PMID: 38262773
ISSN: 2212-4411
CID: 5625602

Measurement of the Association of Pain with Clinical Characteristics in Oral Cancer Patients at Diagnosis and Prior to Cancer Treatment

Sawicki, Caroline M; Janal, Malvin N; Gonzalez, Sung Hye; Wu, Angie K; Schmidt, Brian L; Albertson, Donna G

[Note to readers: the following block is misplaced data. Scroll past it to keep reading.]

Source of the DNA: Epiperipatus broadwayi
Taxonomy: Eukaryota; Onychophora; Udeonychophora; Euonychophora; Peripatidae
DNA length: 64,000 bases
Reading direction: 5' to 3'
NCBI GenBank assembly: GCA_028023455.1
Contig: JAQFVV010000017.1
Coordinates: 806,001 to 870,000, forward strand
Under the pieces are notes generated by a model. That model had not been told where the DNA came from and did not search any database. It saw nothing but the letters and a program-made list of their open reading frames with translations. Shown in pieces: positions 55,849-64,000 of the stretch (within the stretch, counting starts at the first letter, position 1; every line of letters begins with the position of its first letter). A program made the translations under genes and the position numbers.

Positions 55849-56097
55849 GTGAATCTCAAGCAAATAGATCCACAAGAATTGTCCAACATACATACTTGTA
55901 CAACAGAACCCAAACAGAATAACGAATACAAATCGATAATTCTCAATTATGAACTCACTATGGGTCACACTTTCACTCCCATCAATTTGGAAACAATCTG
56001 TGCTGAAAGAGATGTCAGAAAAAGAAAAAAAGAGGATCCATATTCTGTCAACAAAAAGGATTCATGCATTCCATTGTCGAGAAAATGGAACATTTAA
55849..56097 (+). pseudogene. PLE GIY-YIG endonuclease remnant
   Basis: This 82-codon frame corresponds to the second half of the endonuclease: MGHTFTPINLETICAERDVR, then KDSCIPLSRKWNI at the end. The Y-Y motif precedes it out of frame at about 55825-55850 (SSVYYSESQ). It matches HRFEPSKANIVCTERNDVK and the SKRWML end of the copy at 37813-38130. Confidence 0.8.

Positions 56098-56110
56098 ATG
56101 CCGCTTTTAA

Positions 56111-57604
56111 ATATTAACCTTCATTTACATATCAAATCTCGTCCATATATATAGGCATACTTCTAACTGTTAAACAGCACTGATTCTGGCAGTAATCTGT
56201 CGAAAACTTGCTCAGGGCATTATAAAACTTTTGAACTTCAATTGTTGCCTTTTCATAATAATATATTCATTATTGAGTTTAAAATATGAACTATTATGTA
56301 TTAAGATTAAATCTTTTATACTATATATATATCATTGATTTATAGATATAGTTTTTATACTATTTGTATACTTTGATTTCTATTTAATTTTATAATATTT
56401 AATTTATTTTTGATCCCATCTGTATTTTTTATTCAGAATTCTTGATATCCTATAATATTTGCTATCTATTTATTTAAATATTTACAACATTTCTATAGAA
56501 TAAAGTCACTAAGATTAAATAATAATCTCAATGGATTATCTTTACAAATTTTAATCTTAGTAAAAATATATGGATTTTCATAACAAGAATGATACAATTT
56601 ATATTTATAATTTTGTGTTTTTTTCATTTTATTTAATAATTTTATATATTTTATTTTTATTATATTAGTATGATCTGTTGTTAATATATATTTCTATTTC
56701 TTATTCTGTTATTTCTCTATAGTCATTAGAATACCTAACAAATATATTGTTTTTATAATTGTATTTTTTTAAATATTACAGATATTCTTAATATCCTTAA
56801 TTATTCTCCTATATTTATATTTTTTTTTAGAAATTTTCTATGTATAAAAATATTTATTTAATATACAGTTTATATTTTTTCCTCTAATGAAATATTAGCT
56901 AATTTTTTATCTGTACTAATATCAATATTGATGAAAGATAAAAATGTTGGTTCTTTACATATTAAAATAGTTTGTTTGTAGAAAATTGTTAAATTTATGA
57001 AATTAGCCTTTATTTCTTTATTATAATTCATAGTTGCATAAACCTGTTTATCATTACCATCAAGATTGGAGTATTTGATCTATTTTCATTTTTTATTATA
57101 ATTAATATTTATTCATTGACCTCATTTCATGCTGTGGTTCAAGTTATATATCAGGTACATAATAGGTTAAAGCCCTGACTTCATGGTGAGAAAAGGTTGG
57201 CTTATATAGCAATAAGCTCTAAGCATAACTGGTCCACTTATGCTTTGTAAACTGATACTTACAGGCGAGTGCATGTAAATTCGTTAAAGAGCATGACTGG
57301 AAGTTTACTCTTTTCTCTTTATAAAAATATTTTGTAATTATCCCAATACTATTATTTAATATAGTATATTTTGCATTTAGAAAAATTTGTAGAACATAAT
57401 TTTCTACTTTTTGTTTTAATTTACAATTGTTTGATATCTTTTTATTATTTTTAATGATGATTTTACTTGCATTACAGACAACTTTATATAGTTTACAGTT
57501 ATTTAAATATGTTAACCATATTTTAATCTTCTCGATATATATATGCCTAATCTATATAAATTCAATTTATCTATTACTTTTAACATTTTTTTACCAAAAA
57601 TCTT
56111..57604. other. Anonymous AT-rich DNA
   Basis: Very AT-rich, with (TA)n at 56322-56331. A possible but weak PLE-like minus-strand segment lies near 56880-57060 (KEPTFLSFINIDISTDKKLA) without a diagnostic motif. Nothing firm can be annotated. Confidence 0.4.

AIM/UNASSIGNED:Oral cancer patients suffer pain at the site of the cancer, which degrades quality of life (QoL). The University of California San Francisco Oral Cancer Pain Questionnaire (UCSFOCPQ), the only validated instrument specifically designed for measuring oral cancer pain, measures the intensity and nature of pain and the level of functional restriction due to pain. PURPOSE/UNASSIGNED:The aim of this study was to compare pain reported by untreated oral cancer patients on the UCSFOCPQ with pain they reported on the Brief Pain Inventory (BPI), an instrument widely used to evaluate cancer and non-cancer pain. PATIENTS AND METHODS/UNASSIGNED:The correlation between pain measured by the two instruments and clinical characteristics were analyzed. Thirty newly diagnosed oral cancer patients completed the UCSFOCPQ and the BPI. RESULTS/UNASSIGNED:Pain severity measurements made by the UCSFOCPQ and BPI were concordant; however, the widely used BPI average pain over 24 hours score appeared less sensitive to detect association of oral cancer pain with clinical characteristics of patients prior to treatment (nodal status, depth of invasion, DOI). A BPI average score that includes responses to questions that measure both pain severity and interference with function performs similarly to the UCSFOCPQ in detection of associations with nodal status, pathologic T stage (pT stage), stage and depth of invasion (DOI). CONCLUSION/UNASSIGNED:Pain assessment instruments that measure sensory and interference dimensions of oral cancer pain correlate with biologic features and clinical behavior.